When I put all these facts into the hopper, to me, the message is clear: If you possibly can, choose mediation instead of litigation! Of course, I do understand that not everyone wants to or can mediate – some circumstances seem to necessitate the strong hand of a judge in order to obtain the divorce decree – and still, I’m optimistic that with the current state of the courts, more and more people will mediate instead of litigate. Heck, maybe the court system will institute some formal incentives to entice people out of the courts and into a satisfying mediated judgment instead….

If you want to talk about how you’re interested in mediation but you think it couldn’t possibly work for you, or if you have any questions, please let me know: or 510-210-3796. 


Wednesday, January 26, 2022

What to Do If Your Mediation Goes into a Tailspin


Street Scene, Paris

   It goes without saying that I am a true believer about mediation – otherwise I wouldn’t be doing this work.  Instead I’d be on an island in the sun...Okay but back to conflict resolution reality….

I know that mediation isn’t always easy on people, and still, I believe that considering possible outcomes, financial expenditure, and emotional health, mediation offers much better options than litigation. I could probably talk to you all day long about why I believe in mediation, but I also understand that sometimes mediations do fall apart. 

I have a few thoughts about how to try to keep a mediation from tanking and ending up in a nasty, expensive, court fight.

  • ·        Plan ahead – agree that if a stalemate arises, you and your ex will engage in a set plan (*see below); sort of a conflict resolution inside of conflict resolution;
  • ·        Your plan could include any or all of the following (or anything else that seems reasonable to the two of you) – a cooling off period, e.g., 2 to 8 weeks without trying to work on it, an actual resting period; commit to a discussion w/your mediator to get to the bottom of the reason(s) to quit mediation; active listening and agreement to participate in good faith to try to resolve the conflict within the conflict;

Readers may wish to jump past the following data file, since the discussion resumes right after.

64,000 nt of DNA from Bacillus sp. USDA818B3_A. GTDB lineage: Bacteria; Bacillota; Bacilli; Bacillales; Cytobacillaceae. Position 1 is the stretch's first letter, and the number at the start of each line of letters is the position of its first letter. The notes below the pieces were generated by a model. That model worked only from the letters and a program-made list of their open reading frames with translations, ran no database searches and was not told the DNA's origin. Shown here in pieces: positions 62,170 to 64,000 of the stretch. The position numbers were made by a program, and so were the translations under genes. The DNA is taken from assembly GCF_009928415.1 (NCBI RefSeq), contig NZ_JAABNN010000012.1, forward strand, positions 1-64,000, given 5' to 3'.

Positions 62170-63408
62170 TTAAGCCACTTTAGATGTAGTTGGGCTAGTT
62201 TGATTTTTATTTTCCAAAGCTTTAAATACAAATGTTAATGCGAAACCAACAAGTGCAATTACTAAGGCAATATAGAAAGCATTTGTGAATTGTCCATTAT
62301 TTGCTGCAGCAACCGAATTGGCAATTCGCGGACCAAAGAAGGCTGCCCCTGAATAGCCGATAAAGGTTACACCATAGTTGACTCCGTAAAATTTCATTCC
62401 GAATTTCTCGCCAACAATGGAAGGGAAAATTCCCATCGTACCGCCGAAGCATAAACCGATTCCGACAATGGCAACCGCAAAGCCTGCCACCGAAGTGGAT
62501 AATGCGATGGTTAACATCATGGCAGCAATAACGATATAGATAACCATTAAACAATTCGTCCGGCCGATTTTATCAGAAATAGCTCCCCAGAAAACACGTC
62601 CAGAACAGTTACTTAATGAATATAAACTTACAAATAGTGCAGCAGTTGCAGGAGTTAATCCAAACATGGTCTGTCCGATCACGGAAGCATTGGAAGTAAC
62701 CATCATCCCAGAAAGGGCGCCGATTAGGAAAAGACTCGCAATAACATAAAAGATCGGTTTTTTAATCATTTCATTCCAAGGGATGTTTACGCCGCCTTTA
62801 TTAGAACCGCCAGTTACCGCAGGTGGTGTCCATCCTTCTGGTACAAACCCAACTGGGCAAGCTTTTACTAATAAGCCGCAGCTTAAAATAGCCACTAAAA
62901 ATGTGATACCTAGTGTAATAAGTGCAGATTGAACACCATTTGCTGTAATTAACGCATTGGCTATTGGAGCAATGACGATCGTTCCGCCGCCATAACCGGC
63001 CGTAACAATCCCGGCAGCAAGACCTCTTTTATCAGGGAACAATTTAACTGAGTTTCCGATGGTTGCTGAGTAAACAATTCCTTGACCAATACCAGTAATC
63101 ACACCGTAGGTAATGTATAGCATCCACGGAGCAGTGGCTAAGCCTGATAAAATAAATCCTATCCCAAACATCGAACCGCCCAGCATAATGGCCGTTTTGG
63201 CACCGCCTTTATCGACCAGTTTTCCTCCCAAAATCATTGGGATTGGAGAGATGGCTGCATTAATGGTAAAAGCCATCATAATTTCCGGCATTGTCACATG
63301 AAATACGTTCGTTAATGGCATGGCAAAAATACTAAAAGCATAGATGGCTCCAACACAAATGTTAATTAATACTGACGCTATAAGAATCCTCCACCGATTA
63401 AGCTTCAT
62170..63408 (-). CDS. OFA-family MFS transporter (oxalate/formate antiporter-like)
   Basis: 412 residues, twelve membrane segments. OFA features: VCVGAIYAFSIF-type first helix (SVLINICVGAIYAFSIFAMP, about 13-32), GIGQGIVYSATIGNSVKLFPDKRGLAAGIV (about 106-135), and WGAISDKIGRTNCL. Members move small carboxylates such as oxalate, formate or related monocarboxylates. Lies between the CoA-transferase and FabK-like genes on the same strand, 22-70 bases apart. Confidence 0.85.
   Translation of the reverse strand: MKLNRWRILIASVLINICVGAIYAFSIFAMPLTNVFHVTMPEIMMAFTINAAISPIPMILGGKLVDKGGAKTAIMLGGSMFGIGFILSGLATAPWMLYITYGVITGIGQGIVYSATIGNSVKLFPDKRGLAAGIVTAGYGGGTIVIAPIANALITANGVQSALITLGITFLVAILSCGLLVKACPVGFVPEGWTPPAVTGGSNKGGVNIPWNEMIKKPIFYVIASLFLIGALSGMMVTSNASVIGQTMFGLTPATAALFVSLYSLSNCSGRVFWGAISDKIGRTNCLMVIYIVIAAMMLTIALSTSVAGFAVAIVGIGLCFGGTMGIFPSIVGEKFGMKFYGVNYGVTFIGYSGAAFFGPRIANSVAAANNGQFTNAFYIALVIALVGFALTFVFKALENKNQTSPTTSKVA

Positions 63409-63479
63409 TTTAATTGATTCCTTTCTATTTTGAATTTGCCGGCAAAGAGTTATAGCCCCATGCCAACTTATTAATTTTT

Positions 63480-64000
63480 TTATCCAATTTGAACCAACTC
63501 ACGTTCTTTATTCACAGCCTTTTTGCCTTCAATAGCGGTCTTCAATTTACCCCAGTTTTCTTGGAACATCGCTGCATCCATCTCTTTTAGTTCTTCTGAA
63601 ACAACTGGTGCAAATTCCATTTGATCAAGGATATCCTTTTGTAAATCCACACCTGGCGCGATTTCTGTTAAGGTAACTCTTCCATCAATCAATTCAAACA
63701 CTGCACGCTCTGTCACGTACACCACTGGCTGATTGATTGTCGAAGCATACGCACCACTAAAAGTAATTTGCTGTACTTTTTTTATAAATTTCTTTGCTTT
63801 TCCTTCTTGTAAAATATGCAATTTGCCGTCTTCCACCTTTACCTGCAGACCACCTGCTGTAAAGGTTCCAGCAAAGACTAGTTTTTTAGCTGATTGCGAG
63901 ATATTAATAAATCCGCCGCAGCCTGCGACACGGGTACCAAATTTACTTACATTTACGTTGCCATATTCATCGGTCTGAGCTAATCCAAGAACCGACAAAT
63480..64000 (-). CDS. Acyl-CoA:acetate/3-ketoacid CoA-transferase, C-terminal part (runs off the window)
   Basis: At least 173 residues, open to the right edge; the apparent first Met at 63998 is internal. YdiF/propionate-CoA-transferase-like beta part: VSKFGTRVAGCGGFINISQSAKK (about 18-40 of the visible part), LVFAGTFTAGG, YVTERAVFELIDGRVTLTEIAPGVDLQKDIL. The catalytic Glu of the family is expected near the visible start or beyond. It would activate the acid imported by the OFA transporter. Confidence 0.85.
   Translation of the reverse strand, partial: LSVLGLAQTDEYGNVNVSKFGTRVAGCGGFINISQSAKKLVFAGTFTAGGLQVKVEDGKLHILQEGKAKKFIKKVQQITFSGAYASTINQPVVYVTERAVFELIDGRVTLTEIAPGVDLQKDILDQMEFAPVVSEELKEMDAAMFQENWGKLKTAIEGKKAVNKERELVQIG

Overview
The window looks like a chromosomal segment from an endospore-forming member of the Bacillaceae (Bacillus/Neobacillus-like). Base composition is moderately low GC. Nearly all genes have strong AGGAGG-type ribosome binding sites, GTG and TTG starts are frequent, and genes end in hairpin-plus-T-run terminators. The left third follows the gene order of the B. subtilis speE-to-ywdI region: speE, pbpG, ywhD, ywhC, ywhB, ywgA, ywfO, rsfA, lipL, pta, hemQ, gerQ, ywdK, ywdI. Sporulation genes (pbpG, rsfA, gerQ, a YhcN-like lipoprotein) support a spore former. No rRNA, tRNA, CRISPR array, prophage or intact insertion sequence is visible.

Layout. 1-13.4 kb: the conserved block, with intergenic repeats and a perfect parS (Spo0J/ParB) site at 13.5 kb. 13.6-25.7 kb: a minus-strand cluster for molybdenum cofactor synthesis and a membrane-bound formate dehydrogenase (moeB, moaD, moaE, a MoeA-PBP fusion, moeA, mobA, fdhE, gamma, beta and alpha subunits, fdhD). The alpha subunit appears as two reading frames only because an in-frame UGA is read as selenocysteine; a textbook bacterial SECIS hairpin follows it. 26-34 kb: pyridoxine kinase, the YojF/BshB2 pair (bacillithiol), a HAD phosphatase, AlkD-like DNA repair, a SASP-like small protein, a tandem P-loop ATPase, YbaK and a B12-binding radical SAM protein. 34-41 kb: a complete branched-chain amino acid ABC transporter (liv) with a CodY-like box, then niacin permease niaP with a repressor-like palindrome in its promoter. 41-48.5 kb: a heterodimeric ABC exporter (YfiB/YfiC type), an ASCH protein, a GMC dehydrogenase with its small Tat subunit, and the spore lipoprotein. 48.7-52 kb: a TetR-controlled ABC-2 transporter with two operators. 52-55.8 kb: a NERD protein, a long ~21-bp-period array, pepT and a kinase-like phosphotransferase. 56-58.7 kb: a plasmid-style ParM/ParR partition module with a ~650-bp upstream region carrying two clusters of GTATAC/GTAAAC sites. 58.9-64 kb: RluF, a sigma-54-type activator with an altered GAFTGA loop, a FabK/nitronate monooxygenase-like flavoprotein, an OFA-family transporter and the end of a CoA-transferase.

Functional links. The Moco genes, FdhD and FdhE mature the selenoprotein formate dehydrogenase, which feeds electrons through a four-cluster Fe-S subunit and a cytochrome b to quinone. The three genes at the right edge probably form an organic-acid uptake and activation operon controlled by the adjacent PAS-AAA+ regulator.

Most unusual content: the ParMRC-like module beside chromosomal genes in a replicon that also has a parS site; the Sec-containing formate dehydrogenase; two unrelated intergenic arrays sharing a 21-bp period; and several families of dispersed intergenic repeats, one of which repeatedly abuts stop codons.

• ·        If you are already working w/counsel, see if the attorneys can get past the stalemate, in discussion without the spouses, in which the attorneys confer and then communicate with their clients;
  • ·        If working with counsel, perhaps change attorneys or agree to proceed in mediation without attorneys;
  • ·        Consider changing mediators;
  • ·        Before ending mediation and heading to trial, consider if there are some issues that can be mediated (e.g., custody schedule, or spousal or child support, or allocation of assets, or how to divide the book collection, etc.), resolve these by agreement and if the remaining issues absolutely can’t be addressed in mediation, go to court on those issues.

There are some situations, of course, when mediation may not offer a viable remedy. For example, if your ex is stalling and has zero intention of participating in good faith, if there is a time-sensitive issue (e.g., impending re-marriage, death, financial consequence, etc.), or in situations of dangerous domestic violence.  If you’re engaged in mediation and you or your ex want to throw in the towel and head to court, I hope that my suggestions might be helpful to try to save you from a knockdown dragged out court fight.

If you want to talk it over, you can contact me anytime: or 510.210.3796. Hang in there and remember that even miserable times don’t last forever….